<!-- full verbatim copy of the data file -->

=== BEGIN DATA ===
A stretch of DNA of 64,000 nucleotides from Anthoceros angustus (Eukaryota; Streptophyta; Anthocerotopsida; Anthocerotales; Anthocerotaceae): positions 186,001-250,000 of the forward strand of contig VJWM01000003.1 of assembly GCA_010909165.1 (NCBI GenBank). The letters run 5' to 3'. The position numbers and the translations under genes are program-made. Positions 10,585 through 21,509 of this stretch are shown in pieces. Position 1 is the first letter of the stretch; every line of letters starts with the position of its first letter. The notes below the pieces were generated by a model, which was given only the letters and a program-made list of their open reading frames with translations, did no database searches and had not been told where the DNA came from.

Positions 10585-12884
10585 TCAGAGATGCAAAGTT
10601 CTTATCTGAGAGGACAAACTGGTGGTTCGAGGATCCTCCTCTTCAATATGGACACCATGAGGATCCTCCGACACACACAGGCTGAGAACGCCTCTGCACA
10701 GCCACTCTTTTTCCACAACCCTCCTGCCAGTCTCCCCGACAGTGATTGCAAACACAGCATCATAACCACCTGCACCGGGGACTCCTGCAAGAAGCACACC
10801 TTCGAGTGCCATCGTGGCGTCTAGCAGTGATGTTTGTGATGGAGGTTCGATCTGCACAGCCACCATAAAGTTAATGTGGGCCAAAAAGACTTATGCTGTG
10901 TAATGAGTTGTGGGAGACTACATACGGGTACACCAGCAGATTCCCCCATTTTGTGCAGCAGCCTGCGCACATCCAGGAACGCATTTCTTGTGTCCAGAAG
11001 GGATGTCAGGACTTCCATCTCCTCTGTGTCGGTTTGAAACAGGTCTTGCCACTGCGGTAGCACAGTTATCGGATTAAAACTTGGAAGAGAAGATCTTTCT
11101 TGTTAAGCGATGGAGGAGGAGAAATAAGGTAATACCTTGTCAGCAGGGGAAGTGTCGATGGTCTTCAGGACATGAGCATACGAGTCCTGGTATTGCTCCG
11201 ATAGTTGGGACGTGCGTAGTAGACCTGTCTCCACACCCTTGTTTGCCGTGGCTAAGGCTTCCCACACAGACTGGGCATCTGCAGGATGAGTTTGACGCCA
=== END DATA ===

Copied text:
A stretch of DNA of 64,000 nucleotides from Anthoceros angustus (Eukaryota; Streptophyta; Anthocerotopsida; Anthocerotales; Anthocerotaceae): positions 186,001-250,000 of the forward strand of contig VJWM01000003.1 of assembly GCA_010909165.1 (NCBI GenBank). The letters run 5' to 3'. The position numbers and the translations under genes are program-made. Positions 10,585 through 21,509 of this stretch are shown in pieces. Position 1 is the first letter of the stretch; every line of letters starts with the position of its first letter. The notes below the pieces were generated by a model, which was given only the letters and a program-made list of their open reading frames with translations, did no database searches and had not been told where the DNA came from.

Positions 10585-12884
10585 TCAGAGATGCAAAGTT
10601 CTTATCTGAGAGGACAAACTGGTGGTTCGAGGATCCTCCTCTTCAATATGGACACCATGAGGATCCTCCGACACACACAGGCTGAGAACGCCTCTGCACA
10701 GCCACTCTTTTTCCACAACCCTCCTGCCAGTCTCCCCGACAGTGATTGCAAACACAGCATCATAACCACCTGCACCGGGGACTCCTGCAAGAAGCACACC
10801 TTCGAGTGCCATCGTGGCGTCTAGCAGTGATGTTTGTGATGGAGGTTCGATCTGCACAGCCACCATAAAGTTAATGTGGGCCAAAAAGACTTATGCTGTG
10901 TAATGAGTTGTGGGAGACTACATACGGGTACACCAGCAGATTCCCCCATTTTGTGCAGCAGCCTGCGCACATCCAGGAACGCATTTCTTGTGTCCAGAAG
11001 GGATGTCAGGACTTCCATCTCCTCTGTGTCGGTTTGAAACAGGTCTTGCCACTGCGGTAGCACAGTTATCGGATTAAAACTTGGAAGAGAAGATCTTTCT
11101 TGTTAAGCGATGGAGGAGGAGAAATAAGGTAATACCTTGTCAGCAGGGGAAGTGTCGATGGTCTTCAGGACATGAGCATACGAGTCCTGGTATTGCTCCG
11201 ATAGTTGGGACGTGCGTAGTAGACCTGTCTCCACACCCTTGTTTGCCGTGGCTAAGGCTTCCCACACAGACTGGGCATCTGCAGGATGAGTTTGACGCCA